June Wrap-up


Still working on Of the North. The document of new or substantially rewritten scenes is at 22,820 words, up from 11,345 as of the beginning of the month. If I keep up the pace of 11,000 words a month, I’d have the full 50,000 done by the end of September. However, because life does not follow a constant work-rate problem formula, and considering that school starts up in two months, that’s not likely. Not to mention that in July I’ll be writing the first draft of my Snow White story.

My summer plans have changed a bit. I’ll do a post properly introducing the Snow White story, with a back-cover blurb and everything, soon. I’ll also talk more about the timeline for Of the North‘s future so far as I am thinking it will go for now, and what’s up with Wind Age, and things, but each of those is easily a post in itself.

I have a plot and characters together — well, mostly together, in the case of the plot, as I like to always leave open the possibility for a surprise — for the Snow White story. It has a working title, though it’s likely to change. But a working title is nice to have, and sometimes sticks (as in the case of Of the North). I also wrote the opening scene, about a thousand words, to get the feel of it. It’s quite different from what I’m used to, and I’ll stop there before I spill too much. Next week, hopefully, I’ll formally introduce it.

And for those of you who are waiting for the next installment of Wind Age — I’m having a bit of trouble with it at the moment. The good news is, with the Snow White story and Of the North having deadlines, and because Wind Age doesn’t have to be anywhere fast, it’s all right if we’re not done with it by the time I hoped for, as far as official commitments go. Of course, there’s the fact that I’m keeping you all in suspense, and believe me, I do regret it.


Last Harry Potter book — review here. It’s not a terrible series, though the worldbuilding is the only really outstandingly good thing about it. Entertaining, if you don’t mind moral problems.

Into the Land of the Unicorns, Song of the Wanderer, Dark Whispers, and The Last Hunt: four books in a series. The first two are good, the third one is problematic, and the last one is a bit too much.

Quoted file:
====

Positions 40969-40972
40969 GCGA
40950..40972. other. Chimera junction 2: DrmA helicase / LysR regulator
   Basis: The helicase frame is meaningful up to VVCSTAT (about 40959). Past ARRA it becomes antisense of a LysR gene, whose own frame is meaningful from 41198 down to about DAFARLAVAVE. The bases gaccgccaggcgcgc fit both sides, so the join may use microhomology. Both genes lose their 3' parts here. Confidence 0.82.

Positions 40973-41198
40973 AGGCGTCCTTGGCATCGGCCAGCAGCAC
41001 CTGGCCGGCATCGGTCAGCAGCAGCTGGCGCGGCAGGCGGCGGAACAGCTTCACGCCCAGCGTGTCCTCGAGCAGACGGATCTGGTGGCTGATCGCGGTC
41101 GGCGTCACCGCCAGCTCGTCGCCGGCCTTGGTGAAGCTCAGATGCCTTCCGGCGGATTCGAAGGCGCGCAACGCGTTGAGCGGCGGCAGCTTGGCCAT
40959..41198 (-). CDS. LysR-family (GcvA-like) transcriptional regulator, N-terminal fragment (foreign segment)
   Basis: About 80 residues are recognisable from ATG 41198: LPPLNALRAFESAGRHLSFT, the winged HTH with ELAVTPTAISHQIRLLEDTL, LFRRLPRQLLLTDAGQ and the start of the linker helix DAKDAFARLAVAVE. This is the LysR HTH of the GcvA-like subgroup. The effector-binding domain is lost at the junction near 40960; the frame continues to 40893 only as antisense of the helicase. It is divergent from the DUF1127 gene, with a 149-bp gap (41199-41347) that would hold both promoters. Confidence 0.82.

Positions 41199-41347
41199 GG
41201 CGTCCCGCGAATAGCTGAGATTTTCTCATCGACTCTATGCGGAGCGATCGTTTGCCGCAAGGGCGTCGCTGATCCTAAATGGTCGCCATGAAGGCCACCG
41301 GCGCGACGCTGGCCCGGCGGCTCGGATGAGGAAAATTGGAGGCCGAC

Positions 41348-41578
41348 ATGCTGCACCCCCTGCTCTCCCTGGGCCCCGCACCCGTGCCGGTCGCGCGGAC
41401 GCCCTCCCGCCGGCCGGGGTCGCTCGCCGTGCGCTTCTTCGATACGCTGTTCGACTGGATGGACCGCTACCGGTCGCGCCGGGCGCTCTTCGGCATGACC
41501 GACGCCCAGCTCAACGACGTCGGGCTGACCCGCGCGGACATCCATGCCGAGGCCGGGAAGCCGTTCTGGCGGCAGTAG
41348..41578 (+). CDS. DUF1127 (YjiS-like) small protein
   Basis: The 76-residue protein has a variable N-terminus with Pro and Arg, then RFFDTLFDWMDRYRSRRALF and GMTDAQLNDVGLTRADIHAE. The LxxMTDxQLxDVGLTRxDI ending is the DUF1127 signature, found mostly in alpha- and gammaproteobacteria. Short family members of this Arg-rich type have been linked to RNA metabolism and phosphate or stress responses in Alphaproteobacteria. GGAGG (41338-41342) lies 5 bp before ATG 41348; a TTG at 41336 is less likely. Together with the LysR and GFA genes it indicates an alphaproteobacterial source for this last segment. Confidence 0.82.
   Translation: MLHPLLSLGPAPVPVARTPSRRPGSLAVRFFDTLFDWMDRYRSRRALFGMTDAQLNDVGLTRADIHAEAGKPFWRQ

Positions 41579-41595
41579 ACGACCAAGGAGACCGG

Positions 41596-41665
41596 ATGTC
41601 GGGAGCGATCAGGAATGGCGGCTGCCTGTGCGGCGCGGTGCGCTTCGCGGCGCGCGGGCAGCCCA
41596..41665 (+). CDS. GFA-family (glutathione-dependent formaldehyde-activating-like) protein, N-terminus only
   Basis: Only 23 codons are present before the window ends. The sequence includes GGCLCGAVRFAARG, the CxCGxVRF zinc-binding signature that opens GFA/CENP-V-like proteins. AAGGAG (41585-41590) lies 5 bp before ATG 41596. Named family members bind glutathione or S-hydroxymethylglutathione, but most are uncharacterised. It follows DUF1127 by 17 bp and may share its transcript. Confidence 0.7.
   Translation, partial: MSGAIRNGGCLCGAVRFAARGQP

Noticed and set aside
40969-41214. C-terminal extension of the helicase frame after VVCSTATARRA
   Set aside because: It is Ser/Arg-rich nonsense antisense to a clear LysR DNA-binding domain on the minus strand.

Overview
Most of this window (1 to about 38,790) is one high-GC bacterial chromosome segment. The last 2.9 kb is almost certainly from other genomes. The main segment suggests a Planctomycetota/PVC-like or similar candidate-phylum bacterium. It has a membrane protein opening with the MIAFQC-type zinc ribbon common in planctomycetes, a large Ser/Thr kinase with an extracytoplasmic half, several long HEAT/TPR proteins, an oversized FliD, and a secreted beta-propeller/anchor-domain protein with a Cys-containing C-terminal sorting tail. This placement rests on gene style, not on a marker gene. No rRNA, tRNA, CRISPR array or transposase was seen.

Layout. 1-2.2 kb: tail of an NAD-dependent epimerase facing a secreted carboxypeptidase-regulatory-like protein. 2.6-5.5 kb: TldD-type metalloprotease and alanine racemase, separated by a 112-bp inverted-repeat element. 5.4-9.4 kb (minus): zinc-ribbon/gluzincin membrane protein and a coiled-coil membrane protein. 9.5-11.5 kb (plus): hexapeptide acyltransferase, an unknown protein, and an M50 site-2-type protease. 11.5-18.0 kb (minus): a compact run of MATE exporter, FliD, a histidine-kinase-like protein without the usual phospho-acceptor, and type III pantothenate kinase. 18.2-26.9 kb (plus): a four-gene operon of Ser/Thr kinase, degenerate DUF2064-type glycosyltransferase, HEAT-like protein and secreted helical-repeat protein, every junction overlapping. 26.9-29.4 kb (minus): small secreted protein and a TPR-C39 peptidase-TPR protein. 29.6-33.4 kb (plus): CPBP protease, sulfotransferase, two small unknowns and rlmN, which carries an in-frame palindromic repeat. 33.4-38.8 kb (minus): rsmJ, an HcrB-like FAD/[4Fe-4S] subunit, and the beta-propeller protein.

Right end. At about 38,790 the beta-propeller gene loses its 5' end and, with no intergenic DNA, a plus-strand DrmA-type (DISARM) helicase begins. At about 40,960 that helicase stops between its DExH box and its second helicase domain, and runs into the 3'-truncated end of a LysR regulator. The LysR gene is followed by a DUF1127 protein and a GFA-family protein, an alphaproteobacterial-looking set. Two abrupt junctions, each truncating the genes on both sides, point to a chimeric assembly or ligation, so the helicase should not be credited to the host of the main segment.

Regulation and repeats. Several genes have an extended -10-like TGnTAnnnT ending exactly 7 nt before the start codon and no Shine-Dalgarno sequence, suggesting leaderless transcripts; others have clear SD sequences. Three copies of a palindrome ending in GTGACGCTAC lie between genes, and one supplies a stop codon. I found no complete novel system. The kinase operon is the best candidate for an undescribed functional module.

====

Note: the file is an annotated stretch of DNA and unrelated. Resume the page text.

The Thirteen Clocks and The Wonderful O, by James Thurber: as good as ever, even upon re-reading for the twentieth time. Both are way more fun to read aloud to an appreciative audience than to read alone.

The Girl Who Drank the Moon: discovered at the library two weeks ago. Very good. When my mother’s finished reading it and pronounced judgement I might ask about buying it, which is saying something.

The Fellowship of the Ring, for probably the four hundredth time or so. I haven’t read The Lord of the Rings for a few years on purpose, and I’m finding it’s even better with age.


Um, nothing? Unless you count the experiment I wrote about in my previous post.

But tomorrow we’re going to a regional fighters’ practice hosted by our forming group, and of course we’ll take any excuse to be in garb.


My sister and I walked up to a cemetery, killed two snakes (one on the road, and one, messily, on a flat gravestone), and sang Handel’s Since By Man Came Death, on the day before Whitsun. It should be a tradition — maybe not the snake part, but singing Handel in a graveyard during Easter. (Even if it is a Lutheran graveyard.)

Our parents had their twenty-first anniversary.

Our mother went to New Hampshire for a week, and we survived.

My sister did driver’s ed. and passed, and has her permit now.

And I sent an e-mail I dithered about for a while, to a local arts council, to ask about something to do with a grant, and only realized afterward that I’d failed to capitalize “I” in the very first line.

Otherwise not much seems to have happened this month.


About Nolie Alcarturiel

Creative Writing major and Philosophy minor, contemplating a Master's degree in Medieval History. I enjoy practically anything to do with medieval history, including the domestic arts, with an especial emphasis on the Anglo-Saxon Era. In my spare time I read endlessly, do medieval living-history, hold philosophical debates at the drop of a hat, and write books on even slighter provocation.
This entry was posted in Books, Of the North, Ordinary life, Reading, SCA, Uncategorized, Writing and tagged . Bookmark the permalink.

One Response to June Wrap-up

  1. Olivia White says:

    Ouch on the capitalization part….. >.<


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